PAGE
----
How To Support Yourself When Supporting Someone With An Addiction

An addiction is a very serious problem both for the individual and those who offer their support in getting through it. While the problem is clearly centered on the individual, those who offer help and support are deeply affected as well. If you are one of the support members, it can get overwhelming for you to provide that assistance. This is especially true if you are the only one who is providing that critical support.

You need to take time away from the person and spend it on yourself. It may sound selfish on your part but it is very necessary to keep your sanity. You need time to recover from the continual pounding of crying eyes, angry vents, pleas for help, or whatever individual service that you provide. Taking time for yourself helps you recover some of the emotional energy that you need to continue in that supporting role. A breather is necessary to keep from becoming overwhelmed.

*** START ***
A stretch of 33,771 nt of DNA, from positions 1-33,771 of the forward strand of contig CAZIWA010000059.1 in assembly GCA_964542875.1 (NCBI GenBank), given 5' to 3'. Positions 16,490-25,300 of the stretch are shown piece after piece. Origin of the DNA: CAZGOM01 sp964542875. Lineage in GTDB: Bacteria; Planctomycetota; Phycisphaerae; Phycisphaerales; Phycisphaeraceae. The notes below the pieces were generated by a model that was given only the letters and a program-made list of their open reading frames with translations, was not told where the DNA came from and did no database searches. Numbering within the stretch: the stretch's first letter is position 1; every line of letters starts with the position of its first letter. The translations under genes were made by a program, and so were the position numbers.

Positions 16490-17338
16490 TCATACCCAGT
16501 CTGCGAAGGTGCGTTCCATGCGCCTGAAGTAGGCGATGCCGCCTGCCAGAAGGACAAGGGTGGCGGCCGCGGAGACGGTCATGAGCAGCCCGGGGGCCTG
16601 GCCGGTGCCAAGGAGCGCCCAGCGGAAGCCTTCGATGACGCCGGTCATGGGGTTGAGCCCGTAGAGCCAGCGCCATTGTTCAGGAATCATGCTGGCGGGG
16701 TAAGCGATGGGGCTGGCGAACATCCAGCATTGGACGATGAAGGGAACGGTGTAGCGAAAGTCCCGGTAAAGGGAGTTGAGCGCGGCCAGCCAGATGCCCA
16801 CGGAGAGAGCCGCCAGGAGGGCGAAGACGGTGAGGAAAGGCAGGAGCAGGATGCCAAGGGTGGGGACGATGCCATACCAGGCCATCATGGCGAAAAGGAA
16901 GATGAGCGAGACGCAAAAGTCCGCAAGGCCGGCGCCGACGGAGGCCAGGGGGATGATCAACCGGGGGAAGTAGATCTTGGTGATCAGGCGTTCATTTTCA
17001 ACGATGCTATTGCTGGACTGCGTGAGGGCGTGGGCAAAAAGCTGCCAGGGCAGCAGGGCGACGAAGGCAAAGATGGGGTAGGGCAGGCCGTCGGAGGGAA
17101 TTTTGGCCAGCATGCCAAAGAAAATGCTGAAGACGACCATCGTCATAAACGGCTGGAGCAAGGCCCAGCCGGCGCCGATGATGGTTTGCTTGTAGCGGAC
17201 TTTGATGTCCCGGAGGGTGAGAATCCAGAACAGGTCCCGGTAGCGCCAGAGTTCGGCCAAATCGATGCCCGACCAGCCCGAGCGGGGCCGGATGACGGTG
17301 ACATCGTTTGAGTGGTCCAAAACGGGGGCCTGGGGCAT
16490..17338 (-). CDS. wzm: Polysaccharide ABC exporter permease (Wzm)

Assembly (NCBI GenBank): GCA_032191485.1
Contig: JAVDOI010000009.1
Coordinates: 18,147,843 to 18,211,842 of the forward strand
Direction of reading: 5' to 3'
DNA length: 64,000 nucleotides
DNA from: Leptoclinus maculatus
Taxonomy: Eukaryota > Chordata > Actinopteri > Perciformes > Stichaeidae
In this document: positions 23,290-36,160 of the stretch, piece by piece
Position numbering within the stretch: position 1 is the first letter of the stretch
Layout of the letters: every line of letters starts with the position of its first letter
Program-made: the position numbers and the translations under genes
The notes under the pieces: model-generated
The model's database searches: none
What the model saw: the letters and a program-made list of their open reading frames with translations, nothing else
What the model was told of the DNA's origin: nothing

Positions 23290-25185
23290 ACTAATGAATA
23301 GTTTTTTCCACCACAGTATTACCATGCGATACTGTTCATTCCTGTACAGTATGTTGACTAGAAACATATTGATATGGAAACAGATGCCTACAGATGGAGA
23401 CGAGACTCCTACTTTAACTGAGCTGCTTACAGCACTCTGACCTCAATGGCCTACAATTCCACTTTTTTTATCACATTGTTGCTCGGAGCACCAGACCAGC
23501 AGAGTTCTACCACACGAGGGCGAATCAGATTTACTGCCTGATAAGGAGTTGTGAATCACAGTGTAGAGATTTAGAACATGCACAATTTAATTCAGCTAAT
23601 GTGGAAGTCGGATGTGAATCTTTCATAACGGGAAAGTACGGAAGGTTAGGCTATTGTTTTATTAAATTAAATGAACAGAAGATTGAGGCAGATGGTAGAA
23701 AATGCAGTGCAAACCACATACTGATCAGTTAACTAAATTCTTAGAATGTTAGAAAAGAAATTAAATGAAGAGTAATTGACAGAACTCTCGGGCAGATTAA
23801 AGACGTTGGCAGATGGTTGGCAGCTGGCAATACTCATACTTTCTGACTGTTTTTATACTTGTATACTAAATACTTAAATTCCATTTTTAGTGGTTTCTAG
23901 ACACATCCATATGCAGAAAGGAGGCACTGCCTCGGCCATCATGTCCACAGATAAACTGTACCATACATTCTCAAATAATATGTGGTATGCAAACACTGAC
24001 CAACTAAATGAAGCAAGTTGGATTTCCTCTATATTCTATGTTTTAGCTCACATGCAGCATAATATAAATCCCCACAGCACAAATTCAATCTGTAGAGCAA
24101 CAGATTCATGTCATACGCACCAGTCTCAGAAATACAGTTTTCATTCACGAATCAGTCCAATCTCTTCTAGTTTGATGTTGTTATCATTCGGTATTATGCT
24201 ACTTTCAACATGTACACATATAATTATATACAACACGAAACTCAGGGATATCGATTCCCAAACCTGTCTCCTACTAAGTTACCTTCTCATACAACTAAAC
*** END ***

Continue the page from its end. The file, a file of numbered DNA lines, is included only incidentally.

Take some time for fun. The addiction, facing the doctors, appointments, and last minute calls for help or advice are very serious issues to deal with. Scheduling in some fun time is necessary for your mental health and your physical health. Having fun is okay. It does not demean or detract from the addiction itself. You need fun as much as a kid needs to play. Don’t let yourself become so swept up in the person’s problems that you can’t enjoy yourself.

One person’s addiction problems can easily overwhelm you if you don’t let yourself take a break. Escaping once in a while is a necessity not an act of selfishness. You need that time alone. Not only will it help you provide better support for the person, it will help you keep your sanity during the long exhaustive process of recovery.

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